Kids and Money: Teaching Financial Responsibility

Kids and Money: Teaching Financial Responsibility
Teaching kids about money management, start the conversation today!  photo by Ken Teegardin via Flickr

Teaching kids about money management, start the conversation today!
photo by Ken Teegardin via Flickr

Money management is one of the most important life skills parents can help to develop in their children. Starting off with good habits for spending, saving, and giving will provide your kids with a foundation for financial success that will serve them their whole lives. If you haven’t talked to your kids about money management, today’s the day to start!

Teachable Moments

  • Start Early – The best time to start teaching the basics is during the preschool years. Show them how money is used to buy things and let them use bills and coins for counting. When they get older, take them shopping and show them how you compare prices and how to tell if something is on sale. Talk to your child about how you decide between something you want and something you need, and maybe have them help decide what your family needs from the store. When possible, include them in some of your smaller spending decisions.
  • Beginning Budgeting – When children ask for things, it’s a good opportunity to discuss budgeting – in broad terms – and talk about saving. It’s okay to say, “We haven’t saved for that” or “It’s not in our budget” or “We can’t afford that right now.” Be careful, though, that you don’t create concern and be sure to end conversations with a reminder for your child that you will always have enough money to meet your family’s needs.
  • Earning & Spending – Pre-teens will want to have their own money to spend, whether you give them an allowance or money for work around the house, it’s important to be sure they have the freedom to make their own decisions. Remind them that they can save for bigger items, but if they choose to spend their money on smaller things, allow them to experience the outcome of that as well. Remember, they’re learning with every transaction.
  • Debt & Responsibility – As children reach the teen years and begin to expand their earning opportunities, it’s time to introduce them to debt and talk about responsible use of debt and credit cards. Help them determine when credit is a good idea – like for a home or car – and remind them that if they use a credit card they have to pay it off when the bill comes at the end of the billing cycle – or face expensive interest charges. You may even experiment with lending them small amounts for things they want, but don’t have the savings to buy.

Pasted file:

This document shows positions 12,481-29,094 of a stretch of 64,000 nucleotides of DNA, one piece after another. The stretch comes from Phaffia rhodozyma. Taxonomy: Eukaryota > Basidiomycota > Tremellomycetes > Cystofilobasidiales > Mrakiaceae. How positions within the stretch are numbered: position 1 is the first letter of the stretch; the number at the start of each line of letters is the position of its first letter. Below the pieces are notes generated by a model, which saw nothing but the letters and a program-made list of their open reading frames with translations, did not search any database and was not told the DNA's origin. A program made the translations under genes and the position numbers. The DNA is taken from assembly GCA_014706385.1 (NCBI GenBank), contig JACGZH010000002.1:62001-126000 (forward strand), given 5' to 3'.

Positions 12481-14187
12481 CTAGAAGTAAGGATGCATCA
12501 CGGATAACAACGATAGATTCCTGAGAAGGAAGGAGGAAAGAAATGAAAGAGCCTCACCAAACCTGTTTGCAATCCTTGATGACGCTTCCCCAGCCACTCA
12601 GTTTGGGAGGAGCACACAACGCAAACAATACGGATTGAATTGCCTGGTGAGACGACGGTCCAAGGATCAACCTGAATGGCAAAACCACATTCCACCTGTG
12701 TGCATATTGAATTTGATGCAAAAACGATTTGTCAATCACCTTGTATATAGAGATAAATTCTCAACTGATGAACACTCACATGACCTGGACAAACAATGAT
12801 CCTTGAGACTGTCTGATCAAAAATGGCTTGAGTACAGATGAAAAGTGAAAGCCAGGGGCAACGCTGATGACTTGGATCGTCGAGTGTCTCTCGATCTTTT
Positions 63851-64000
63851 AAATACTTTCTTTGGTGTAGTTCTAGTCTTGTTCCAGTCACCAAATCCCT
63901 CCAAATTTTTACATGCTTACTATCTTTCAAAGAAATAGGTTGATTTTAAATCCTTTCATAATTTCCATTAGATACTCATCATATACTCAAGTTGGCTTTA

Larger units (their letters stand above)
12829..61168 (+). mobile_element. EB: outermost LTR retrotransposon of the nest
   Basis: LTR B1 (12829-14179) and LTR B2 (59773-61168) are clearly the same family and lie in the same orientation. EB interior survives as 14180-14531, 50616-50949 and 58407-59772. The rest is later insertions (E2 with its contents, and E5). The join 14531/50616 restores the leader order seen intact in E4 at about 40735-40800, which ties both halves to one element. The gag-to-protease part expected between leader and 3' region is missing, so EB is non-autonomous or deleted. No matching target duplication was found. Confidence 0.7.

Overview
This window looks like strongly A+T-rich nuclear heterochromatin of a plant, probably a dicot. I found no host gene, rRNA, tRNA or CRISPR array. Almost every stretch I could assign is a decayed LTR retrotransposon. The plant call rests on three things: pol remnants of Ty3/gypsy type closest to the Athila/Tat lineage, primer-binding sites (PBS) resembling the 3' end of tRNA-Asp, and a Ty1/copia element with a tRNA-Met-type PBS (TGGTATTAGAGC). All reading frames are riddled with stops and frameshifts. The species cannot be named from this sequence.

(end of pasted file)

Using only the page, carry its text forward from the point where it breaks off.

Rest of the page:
Remember your children are watching you to learn about life, so model good spending, saving and giving habits and they’ll follow your lead.

Saving, Spending, Giving

One of the best money management lessons a child can learn is that they don’t get to spend all of what they receive. Parents should have their children set aside a portion to spend, a portion to save, and a portion to share. Help your kids decide on some savings goals and some sharing ideas. Then develop a way to break down their earnings.

Teach them that saving is for larger items and long term goals. Help your child set realistic, achievable goals. Pencil out a savings plan, and help them find saving solutions. If you want, offer to match what they save or pitch in a portion when they meet a major milestone. Remember, you don’t want them to think that budgeting is painful and saving requires a huge sacrifice.

  • All kids, no matter their age, can benefit by opening a savings account and becoming familiar with deposits, withdrawals, and banking policies. It’s a good place to keep the portion they are required to save.

When it comes to sharing, give your child some freedom to explore ideas and choose one that fits for them. A Christmas toy drive, the offering plate at church, or local children’s charity are all good ideas, but be sure it’s your child’s decision. The more involved they are with the cause, the better they will feel about the donation.

Beyond Money Management

Money management is a basic life skill in itself, but it can also teach children other valuable skills as well. Kids will gain independence, learn to manage delayed gratification, develop critical skills for decision making, and learn to set goals and how achieve them.

Are you ready to talk to your kids about money? Start the conversation today!

Resources worth checking out:

  • ThreeJars.com – Makes money management fun and easy for 5-13 year old kids and parents. Kids learn to manage “money” through saving, spending, and charitable giving jars – with guidance from Mom and Dad.
  • MoneyAsYouGrow.org – A simple site developed by the President’s Advisory Council on Financial Capability that gives parents an idea what kids need to know at what age and offers ideas how they can structure meaningful lessons around 20 essential skills.

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